publication date: January 09, 2023
The Digital Services Act, known as DSA, is the Regulation (EU) 2022/2065 of the European Parliament and of the Council of 19 October 2022 on the digital single market and amending Directive 2000/31/EC.
It concerns three groups of entities. The first of them are the Internet users themselves, i.e. a great number of people who use this tool for various purposes. This legal act is intended to improve their security and the availability of information in the processes of purchasing specific products related to the Internet, primarily information about the sellers themselves. The constitution of the Internet is also intended to influence the transparency of content moderation rules. Another goal is to correctly and understandably inform Internet users about advertisements and sponsored content that can be encountered at every step when using the Internet. Users will have defined and facilitated ways to report illegal content, goods or services on online platforms. If the content posted by the user himself is removed for specific reasons, he will be informed about it and will have the opportunity to challenge such a decision.
Another category of entities for which the Internet Constitution will be of considerable importance are entrepreneurs operating on the Internet, i.e. another broad group of entities. Thanks to this act, they will have the same rules of operation throughout the European Union, which will translate into legal certainty and clarity. This will also increase competition in the digital services market. This act is to encourage such entrepreneurs to voluntarily determine actions aimed at protecting Internet users against unlawful content, goods and services, which is to translate into their more favorable treatment in the case of examining liability for specific infringements in this regard. In addition, the Internet Constitution also defines new mechanisms for signaling illegal content, goods and services.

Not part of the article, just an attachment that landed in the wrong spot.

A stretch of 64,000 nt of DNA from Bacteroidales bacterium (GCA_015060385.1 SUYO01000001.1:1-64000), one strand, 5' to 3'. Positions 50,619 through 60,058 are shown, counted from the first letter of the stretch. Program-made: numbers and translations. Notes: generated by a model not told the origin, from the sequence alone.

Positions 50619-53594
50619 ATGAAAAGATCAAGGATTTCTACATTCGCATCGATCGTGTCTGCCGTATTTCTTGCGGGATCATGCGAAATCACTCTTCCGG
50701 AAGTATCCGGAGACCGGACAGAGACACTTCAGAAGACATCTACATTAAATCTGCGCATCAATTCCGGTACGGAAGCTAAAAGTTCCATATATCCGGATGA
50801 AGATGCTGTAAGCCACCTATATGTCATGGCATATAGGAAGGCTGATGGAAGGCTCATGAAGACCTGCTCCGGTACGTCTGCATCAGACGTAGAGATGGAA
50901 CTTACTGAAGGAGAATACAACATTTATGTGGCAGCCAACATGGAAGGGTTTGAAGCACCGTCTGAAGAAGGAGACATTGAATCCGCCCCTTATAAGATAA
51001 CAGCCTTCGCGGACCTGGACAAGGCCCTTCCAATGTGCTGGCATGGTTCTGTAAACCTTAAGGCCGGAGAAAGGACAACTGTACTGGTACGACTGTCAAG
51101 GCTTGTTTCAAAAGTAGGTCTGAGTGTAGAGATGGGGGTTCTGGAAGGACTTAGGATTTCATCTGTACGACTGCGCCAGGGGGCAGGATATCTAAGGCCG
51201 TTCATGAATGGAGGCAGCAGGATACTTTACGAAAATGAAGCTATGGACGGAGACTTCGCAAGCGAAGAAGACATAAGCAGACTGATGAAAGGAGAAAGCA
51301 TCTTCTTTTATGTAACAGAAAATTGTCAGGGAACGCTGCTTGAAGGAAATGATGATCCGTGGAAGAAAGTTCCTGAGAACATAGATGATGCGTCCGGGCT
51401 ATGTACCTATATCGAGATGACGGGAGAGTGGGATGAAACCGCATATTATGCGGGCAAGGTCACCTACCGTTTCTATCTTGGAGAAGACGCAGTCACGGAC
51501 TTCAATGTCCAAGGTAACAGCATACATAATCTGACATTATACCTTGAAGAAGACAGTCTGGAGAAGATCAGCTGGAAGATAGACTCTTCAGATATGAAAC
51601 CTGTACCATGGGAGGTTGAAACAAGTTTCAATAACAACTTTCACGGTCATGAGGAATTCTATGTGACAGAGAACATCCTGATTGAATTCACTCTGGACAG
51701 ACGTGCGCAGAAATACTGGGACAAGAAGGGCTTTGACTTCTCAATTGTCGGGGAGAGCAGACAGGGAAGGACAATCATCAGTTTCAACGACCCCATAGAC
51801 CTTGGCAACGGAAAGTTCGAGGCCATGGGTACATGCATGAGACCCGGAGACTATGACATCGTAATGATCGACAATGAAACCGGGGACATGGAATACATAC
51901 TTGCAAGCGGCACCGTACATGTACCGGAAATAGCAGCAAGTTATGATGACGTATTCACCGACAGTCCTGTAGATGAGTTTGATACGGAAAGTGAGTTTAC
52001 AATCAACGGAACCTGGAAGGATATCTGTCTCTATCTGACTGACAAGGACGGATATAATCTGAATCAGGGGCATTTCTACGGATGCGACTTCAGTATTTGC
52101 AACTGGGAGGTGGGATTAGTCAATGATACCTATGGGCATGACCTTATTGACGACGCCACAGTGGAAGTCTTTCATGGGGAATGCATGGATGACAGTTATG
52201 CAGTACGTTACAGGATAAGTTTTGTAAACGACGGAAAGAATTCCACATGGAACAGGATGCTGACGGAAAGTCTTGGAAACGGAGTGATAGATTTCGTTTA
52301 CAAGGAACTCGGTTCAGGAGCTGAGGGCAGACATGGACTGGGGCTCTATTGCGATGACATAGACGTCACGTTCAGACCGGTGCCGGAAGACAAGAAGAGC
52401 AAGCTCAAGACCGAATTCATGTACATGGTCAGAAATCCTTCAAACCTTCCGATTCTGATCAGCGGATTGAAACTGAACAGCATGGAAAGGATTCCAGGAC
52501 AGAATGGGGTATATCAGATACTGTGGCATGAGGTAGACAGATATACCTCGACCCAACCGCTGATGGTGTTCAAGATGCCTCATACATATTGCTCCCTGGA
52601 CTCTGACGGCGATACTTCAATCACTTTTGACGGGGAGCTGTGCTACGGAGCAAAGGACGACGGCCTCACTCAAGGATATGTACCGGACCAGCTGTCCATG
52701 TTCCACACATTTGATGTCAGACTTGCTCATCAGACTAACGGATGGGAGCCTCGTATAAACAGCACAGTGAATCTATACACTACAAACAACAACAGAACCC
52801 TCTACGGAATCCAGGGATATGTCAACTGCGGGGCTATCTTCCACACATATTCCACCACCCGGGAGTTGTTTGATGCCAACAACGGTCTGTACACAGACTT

The last third group of addressees are online platforms. Also in their case, uniform rules of operation in the territory of the European Union are to apply, which will positively affect the certainty and clarity of this law. The act also sets out measures aimed at preventing illegal content, goods and services. This is crucial for the operation of such platforms. Platform users will have the opportunity to challenge their decisions in respect of content moderation. A very important issue addressed in the Regulation is the precise conditions under which an online platform can be released from liability. The Constitution of the Internet also includes measures to ensure the transparency of the activities of platforms, among others, information on the algorithms used for specific content and products. Additional obligations are to be imposed on very large online platforms.
Some of the provisions entered into force on November 16, 2022, and all provisions of the Regulation will apply from February 17, 2024. The provisions being in force since November 2022 already impose some obligations on large online platforms, e.g. providing the average number of platform users in a month.
These provisions also give the European Commission the opportunity to act, e.g. by establishing implementing and delegated acts to this Regulation, charging annual supervisory fees to large online platforms, developing capacity and expertise in digital services, submitting requests for specific information, carrying out inspections and monitoring large online platforms.